United States District Court, W.D. North Carolina, Charlotte Division
J. CONRAD, JR. UNITED STATES DISTRICT JUDGE
MATTER comes before the Court on a Motion to
Reconsider [Doc. 42] the Court's prior Order granting the
Government's motion for summary judgment on
Petitioner's Motion to Vacate pursuant to 28 U.S.C.
§ 2255, and on Petitioner's Motion to Amend Motion
to Vacate under Section 28 U.S.C. § 2255 [Doc. 51].
Petitioner is represented by the Federal Defenders of Western
August 10, 2009, Petitioner filed a Section 2255 Motion to
Vacate, Set Aside or Correct Sentence challenging his
conviction and sentence in Criminal No.
3:05-cr-227-RJC-DCK-1. [Doc. 1]. On June 17, 2011, Petitioner
filed an Amended Motion to Vacate. [Doc. 23]. On December 19,
2011, the Government filed a motion for summary judgment
“as to all issue alleged in Petitioner's
Motion to Vacate, Set Aside, or Correct Sentence pursuant to
Title 28, United State Code, Section 2255, filed August 10,
2009, and amended June 17, 2011.” [Doc. 33 at 1
(emphasis added)]. The Government further requested
“this this Court dispense with an evidentiary hearing
and summarily dismiss this action in its entirety.”
11, 2012, this Court granted the Government's motion for
summary judgment without reservation on any issues and
ordered that “Petitioner's Motion to Vacate, (Doc.
Nos. 1, 23), is DENIED and
DISMISSED.” [Doc. 39 at 11]. Judgment
was entered in accordance with the Court's Order the same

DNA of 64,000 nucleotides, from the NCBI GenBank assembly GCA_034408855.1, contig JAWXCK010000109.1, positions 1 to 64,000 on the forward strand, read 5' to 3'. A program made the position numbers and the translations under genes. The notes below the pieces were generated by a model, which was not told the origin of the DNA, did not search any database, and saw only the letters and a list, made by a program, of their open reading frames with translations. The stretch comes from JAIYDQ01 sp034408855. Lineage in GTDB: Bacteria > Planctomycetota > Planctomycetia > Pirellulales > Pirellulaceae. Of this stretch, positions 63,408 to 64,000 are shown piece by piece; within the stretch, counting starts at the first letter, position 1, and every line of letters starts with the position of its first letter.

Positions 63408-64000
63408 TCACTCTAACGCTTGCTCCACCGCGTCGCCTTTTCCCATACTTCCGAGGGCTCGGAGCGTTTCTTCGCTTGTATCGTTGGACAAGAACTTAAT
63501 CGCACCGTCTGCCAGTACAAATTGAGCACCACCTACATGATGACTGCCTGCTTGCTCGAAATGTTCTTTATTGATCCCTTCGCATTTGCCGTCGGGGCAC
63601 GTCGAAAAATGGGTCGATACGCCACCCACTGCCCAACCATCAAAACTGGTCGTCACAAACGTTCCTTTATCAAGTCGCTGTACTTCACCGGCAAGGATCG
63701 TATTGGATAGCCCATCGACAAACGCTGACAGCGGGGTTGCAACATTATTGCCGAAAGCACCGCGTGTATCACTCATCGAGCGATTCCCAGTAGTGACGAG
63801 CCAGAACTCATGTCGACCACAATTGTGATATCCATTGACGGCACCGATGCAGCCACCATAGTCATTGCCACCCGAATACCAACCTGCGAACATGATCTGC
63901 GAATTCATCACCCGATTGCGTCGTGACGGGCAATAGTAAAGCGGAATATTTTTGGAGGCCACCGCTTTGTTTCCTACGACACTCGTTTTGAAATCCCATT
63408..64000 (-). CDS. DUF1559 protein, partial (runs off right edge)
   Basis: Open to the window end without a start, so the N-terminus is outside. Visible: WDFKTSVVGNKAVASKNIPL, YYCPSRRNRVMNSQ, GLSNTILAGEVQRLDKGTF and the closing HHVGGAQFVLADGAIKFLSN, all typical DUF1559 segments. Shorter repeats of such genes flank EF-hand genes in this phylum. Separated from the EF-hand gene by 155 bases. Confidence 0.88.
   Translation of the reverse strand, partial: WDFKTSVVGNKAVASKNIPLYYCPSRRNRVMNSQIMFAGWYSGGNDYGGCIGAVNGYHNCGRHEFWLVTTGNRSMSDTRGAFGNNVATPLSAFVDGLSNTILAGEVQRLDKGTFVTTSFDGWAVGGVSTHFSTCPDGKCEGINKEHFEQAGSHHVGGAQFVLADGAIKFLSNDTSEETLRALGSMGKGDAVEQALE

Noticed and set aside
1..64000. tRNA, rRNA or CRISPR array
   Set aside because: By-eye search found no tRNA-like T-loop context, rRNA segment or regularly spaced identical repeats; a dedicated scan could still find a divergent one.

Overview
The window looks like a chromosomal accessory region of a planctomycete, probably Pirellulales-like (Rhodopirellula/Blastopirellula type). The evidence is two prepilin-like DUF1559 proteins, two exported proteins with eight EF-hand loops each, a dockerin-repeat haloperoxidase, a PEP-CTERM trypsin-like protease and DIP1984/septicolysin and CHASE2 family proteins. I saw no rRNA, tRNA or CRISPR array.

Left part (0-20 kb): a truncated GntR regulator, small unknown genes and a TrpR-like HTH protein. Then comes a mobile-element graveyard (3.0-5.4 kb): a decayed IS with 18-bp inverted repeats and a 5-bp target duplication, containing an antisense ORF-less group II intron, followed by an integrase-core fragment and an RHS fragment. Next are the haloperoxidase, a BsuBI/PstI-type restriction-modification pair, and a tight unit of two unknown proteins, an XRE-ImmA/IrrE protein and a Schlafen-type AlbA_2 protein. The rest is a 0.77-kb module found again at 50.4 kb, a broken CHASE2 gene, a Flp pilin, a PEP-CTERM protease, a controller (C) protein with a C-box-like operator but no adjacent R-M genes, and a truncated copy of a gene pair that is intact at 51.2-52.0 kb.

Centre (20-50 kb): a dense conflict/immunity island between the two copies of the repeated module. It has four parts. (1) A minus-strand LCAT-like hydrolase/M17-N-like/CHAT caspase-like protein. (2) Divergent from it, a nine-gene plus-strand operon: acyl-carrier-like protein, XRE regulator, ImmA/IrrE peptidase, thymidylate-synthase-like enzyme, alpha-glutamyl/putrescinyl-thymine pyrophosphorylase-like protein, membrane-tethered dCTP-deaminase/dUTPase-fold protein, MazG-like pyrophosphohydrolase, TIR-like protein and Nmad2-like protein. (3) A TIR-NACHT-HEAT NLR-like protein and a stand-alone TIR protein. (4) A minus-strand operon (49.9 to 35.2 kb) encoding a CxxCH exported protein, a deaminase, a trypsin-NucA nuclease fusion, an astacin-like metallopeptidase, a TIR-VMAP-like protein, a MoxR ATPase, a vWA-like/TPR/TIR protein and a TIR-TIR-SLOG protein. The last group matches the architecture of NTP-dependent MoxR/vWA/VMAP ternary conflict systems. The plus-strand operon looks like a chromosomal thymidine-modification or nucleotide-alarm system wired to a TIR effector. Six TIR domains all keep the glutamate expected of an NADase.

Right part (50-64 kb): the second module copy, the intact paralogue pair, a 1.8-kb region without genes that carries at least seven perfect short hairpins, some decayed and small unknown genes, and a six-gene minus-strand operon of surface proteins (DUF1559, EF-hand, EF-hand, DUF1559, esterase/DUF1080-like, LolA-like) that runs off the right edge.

day. [Doc. 40]. Petitioner did not appeal.
October 1, 2013, Petitioner filed a motion to reconsider the
Court's grant of summary judgment for the Government
under Rule 54(b) of the Federal Rules of Civil Procedure.
[Doc. 42]. After various extensions, the Government responded
[Doc. 47] and the Petitioner, in turn, replied [Doc. 50] to
this motion. On April 7, 2016, Petitioner filed another
Section 2255 Motion to Vacate, Civil No. 3:16-cv-222-RJC,
challenging the same criminal sentence in light of the United
States Supreme Court's decision in Johnson v. United
States, 135 S.Ct. 2551 (2015). The
Fourth Circuit authorized Petitioner to file a second or
successive § 2255 motion because he “made a prima
facie showing that a new rule of constitutional law announced
in Johnson v. United States, 135 S.Ct. 2551
(2015)” and held to apply retroactively on collateral
review by Welch v. United States, 136 S.Ct. 1257
(2018), may apply to his case. [Civil No. 3:16-cv-222, Doc.
2]. Also on April 7, 2016, in the instant case, Petitioner
filed a motion to amend the Section 2255 Motion that the
Court dismissed at summary judgment, seeking to add a claim
for relief under Johnson. [Doc. 51]. Petitioner
argues, under Johnson, that his 30-year
career-offender sentence and his consecutive life sentence
are illegal sentences that violate due process of law. [Doc.
51; Civil No. 3:16-cv-222, Doc. 1 at 1].
also has a pending 28 U.S.C. § 2241 habeas petition that
is related to the same conviction and sentence, which was
recently unstayed after the United States Supreme Court
denied the Government's petition for certiorari in